He doubted, however, that Vicki had ever read one. Thrilling and exciting life-threatening situations are few and far between. Vicki looked a little sheepish. And you. And anyway, you know those were the exceptions that prove the rule. Tonight, I needed you. Henry Fitzroy, vampire. They mourned him, Henry. Cried for him. And the son of a bitch was off building a new life, fancy-free, while they were bringing flowers, every Saturday, to an empty grave. He owes them. In my book, he owes them big.

And his fear was enough to raise the Hunger. And I know you feed from others. Her pulse leapt under his touch. She tried to stand, but he pushed her back, bent his head, and ran his tongue down the faint blue line of a vein. With a mighty effort, she forced her throat to open and her mouth to work. Why do I keep doing this to myself? Stupid question.

The security chain hung loose, unlocked, arcing back and forth, scraping softly, metal against wood. Holding her breath, she filtered out the ambient noises of the apartment, the sound of the refrigerator motor, a dripping tap, the distant hum of the hydro substation across the street, and noted a faint mechanical whir. It sounded like. She almost had it when a sudden noise drove off all hope of identification. The horrible crunching, grinding, smashing, continued for about ten seconds, then muted.

After demons, werewolves, mummies, not to mention the omnipresent vampire in her life, a Jack-eating giant in her living room was less than impossible no matter how unlikely. She shrugged the huge, black leather purse off her shoulder and caught it just before it hit the floor. With the strap wrapped twice around her wrist it made a weapon even a giant would flinch at. Good thing I hung onto that brick.

The sensible thing to do would involve closing the door, trotting to the phone booth on the corner, and calling the cops. I am way too tired for this shit. Vicki stepped silently into the apartment. Four in the morning courage. Gotta love it. Sliding each foot a centimeter above the floor and placing it back down with exaggerated care, she made her way along the short length of hall and around the corner into the living room, senses straining. The proof would be in the pudding; although she knew the streetlight outside the bay window provided a certain amount of illumination in spite of the blinds and the apartment never actually got completely dark, as far as her vision was concerned, she might as well be wearing a padded blindfold.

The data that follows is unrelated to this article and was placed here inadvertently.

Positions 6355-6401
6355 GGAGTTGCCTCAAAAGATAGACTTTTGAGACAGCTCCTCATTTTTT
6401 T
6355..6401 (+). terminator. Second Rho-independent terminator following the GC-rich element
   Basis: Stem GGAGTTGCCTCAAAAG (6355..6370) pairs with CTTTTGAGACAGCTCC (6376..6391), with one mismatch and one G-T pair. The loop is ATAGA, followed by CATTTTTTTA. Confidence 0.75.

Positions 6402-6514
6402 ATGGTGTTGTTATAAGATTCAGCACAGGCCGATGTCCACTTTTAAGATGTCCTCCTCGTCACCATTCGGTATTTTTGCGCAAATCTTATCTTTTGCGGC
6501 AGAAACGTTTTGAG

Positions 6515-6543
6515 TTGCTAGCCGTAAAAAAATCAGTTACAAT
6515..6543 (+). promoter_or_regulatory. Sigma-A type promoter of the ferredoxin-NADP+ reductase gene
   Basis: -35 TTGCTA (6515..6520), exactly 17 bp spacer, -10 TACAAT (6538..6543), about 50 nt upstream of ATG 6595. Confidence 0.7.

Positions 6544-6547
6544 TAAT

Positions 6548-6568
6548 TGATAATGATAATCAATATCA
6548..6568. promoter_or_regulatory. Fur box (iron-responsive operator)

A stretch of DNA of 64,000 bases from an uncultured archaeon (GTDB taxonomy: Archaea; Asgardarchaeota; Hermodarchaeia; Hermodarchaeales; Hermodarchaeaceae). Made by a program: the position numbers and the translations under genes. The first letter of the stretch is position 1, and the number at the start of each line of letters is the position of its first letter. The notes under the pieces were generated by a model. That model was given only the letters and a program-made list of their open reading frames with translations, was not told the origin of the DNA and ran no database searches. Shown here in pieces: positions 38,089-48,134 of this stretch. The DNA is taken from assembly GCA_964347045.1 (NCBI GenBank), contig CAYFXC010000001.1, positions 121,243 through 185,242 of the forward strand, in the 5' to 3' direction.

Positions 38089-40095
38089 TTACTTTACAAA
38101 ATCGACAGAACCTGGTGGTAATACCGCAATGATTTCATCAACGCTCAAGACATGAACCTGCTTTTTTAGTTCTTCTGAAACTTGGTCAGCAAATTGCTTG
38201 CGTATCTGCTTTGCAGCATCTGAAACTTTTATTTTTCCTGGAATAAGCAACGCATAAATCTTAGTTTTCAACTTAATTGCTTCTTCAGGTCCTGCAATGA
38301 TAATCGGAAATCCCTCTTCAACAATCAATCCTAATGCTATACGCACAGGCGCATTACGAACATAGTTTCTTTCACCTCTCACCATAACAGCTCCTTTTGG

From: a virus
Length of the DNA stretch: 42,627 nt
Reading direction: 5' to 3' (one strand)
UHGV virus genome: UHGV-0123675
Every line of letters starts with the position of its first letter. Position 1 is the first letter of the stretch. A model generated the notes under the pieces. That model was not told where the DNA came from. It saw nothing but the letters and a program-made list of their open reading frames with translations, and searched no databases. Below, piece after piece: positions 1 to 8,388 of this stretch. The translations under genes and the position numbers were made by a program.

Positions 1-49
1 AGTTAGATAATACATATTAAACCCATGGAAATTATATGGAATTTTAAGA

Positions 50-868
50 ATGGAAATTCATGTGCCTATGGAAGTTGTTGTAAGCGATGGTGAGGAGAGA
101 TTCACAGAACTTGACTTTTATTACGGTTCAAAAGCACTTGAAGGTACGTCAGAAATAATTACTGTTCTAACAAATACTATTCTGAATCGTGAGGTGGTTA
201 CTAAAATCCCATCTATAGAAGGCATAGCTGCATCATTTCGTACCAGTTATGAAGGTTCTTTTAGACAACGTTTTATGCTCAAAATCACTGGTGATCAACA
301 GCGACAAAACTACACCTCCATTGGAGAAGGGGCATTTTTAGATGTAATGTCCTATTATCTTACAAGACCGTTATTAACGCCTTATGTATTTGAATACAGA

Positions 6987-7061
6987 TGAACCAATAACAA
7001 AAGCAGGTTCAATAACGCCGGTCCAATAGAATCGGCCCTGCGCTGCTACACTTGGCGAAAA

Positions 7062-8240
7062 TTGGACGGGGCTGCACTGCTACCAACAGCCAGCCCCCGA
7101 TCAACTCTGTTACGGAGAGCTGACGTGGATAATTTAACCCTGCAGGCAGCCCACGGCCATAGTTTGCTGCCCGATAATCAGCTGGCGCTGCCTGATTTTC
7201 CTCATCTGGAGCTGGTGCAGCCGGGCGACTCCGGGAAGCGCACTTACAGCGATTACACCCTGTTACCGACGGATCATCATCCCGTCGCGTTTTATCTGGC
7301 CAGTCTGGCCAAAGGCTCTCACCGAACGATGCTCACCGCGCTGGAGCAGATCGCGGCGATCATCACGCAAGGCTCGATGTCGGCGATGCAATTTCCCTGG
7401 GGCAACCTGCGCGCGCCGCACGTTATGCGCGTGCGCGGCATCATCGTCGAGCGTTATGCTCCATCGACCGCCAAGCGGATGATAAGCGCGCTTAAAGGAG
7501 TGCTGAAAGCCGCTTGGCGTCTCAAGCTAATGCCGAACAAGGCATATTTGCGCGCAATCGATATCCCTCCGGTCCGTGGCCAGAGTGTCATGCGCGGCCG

Well, not quite a blindfold. She stopped, weapon ready, cocked her head, and got a whiff of a well known after-shave mixed with. The sudden release of tension almost knocked her over.

How long have you had these things sitting around, anyway? Blinking away tears as her sensitive eyes reacted to the glare, she gently lowered her purse to the floor. Detective-Sergeant Michael Celluci squinted up at her from the couch and set the half-empty bag of taco chips to one side.

Yawning, she shrugged out of her jacket, tossing it over the back of the recliner. You need more sleep. Cut to the chase. I thought he left town. A couple of kids found his body earlier tonight behind a bookstore down on Queen Street West.